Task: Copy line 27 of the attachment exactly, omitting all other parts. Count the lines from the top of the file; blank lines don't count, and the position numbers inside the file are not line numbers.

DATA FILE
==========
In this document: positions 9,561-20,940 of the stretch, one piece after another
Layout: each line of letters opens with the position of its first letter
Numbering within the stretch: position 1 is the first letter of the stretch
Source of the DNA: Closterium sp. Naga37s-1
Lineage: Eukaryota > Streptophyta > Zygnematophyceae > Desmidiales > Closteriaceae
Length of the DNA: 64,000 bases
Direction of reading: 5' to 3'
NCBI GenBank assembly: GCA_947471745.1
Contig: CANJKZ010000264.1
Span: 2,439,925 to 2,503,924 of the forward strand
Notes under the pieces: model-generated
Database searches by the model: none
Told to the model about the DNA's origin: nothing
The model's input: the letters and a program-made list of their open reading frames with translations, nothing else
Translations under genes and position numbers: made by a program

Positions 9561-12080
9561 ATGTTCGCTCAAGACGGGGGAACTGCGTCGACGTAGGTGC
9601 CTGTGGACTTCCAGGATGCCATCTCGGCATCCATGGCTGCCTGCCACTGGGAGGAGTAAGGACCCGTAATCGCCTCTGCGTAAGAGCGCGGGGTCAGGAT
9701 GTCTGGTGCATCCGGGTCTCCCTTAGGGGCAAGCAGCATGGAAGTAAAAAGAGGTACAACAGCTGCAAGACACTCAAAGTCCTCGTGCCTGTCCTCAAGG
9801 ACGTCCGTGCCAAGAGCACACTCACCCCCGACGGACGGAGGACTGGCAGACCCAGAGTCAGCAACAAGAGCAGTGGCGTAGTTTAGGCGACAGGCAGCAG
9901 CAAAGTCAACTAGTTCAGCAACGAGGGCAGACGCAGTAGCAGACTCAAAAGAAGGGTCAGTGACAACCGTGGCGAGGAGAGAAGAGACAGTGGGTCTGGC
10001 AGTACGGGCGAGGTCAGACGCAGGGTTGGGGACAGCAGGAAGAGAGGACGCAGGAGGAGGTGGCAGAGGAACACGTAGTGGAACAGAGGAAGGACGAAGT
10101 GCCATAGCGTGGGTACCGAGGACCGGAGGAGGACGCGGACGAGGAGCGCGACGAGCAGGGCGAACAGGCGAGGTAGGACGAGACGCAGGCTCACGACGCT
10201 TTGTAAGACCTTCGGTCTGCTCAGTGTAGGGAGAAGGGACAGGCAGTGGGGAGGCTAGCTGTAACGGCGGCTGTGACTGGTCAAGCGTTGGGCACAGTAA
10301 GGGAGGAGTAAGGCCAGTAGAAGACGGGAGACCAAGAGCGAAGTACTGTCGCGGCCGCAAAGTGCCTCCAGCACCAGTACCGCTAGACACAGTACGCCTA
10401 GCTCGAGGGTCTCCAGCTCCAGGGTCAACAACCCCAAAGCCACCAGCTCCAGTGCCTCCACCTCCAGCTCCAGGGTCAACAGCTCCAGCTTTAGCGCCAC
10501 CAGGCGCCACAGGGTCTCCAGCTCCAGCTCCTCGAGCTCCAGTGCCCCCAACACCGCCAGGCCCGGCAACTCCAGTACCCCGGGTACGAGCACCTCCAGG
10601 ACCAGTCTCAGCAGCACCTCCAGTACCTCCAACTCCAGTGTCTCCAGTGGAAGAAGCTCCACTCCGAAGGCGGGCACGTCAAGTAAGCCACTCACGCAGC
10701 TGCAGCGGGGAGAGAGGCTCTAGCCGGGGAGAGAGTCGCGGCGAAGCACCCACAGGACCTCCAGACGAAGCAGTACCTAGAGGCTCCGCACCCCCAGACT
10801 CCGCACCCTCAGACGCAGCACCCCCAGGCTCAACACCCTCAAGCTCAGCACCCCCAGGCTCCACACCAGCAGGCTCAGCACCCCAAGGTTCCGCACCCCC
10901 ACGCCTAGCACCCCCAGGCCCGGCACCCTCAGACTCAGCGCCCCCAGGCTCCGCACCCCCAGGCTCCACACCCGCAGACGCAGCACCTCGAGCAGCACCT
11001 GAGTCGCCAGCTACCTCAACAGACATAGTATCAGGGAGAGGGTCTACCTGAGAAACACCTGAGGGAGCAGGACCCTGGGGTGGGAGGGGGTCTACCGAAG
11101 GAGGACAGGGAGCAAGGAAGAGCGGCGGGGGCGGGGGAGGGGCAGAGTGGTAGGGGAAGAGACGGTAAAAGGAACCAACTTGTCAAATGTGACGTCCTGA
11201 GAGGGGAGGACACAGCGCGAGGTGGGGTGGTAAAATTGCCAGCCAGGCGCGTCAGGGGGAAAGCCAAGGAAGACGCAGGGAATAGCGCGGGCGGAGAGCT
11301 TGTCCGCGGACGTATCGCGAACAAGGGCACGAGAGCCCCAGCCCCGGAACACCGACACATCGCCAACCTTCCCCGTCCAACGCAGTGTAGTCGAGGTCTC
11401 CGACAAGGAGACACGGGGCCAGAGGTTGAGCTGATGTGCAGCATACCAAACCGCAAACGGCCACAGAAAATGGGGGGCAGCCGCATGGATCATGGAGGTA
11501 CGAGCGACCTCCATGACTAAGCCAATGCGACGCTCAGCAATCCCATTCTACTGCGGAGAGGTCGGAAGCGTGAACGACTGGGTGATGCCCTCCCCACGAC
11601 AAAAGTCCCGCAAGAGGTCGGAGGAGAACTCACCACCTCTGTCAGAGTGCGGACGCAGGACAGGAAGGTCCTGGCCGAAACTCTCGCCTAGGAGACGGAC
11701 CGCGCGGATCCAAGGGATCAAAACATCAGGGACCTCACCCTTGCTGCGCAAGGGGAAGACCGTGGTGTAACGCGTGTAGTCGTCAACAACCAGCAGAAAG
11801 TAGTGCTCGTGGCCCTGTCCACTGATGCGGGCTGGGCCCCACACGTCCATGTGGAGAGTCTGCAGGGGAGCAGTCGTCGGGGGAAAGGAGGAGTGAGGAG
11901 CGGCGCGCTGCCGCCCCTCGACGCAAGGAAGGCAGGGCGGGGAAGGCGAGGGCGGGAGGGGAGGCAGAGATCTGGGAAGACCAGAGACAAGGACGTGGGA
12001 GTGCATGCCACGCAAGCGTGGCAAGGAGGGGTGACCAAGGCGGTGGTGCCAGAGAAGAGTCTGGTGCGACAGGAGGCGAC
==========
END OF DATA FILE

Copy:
10501 CAGGCGCCACAGGGTCTCCAGCTCCAGCTCCTCGAGCTCCAGTGCCCCCAACACCGCCAGGCCCGGCAACTCCAGTACCCCGGGTACGAGCACCTCCAGG